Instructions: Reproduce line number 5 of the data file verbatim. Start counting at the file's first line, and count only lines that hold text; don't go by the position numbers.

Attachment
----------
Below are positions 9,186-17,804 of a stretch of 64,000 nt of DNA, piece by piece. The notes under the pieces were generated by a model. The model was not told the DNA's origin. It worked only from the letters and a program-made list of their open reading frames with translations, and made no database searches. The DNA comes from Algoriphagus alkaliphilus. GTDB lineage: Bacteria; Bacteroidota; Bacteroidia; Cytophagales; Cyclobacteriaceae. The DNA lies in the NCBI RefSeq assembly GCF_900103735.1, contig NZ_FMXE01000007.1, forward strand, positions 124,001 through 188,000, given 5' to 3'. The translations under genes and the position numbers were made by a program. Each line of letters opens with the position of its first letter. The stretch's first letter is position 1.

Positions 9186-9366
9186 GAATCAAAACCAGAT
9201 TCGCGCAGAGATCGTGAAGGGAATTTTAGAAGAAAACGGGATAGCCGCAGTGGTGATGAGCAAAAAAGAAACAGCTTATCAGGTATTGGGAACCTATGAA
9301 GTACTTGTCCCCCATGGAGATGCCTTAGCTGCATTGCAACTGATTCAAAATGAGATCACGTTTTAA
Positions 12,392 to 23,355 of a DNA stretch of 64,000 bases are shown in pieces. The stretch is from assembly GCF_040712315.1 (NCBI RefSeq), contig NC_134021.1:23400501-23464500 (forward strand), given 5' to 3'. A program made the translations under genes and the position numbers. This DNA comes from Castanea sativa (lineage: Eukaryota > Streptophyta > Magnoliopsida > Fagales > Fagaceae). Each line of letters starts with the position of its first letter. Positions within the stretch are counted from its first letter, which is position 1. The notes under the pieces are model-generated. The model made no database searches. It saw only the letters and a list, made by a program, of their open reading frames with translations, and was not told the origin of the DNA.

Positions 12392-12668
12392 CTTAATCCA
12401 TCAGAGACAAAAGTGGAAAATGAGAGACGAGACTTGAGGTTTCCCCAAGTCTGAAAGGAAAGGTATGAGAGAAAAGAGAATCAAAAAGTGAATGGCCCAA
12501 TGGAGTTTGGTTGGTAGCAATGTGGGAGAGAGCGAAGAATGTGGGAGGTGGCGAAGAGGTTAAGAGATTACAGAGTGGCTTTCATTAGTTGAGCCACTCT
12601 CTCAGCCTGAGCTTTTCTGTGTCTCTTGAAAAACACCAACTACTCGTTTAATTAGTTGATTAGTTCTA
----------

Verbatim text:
9301 GTACTTGTCCCCCATGGAGATGCCTTAGCTGCATTGCAACTGATTCAAAATGAGATCACGTTTTAA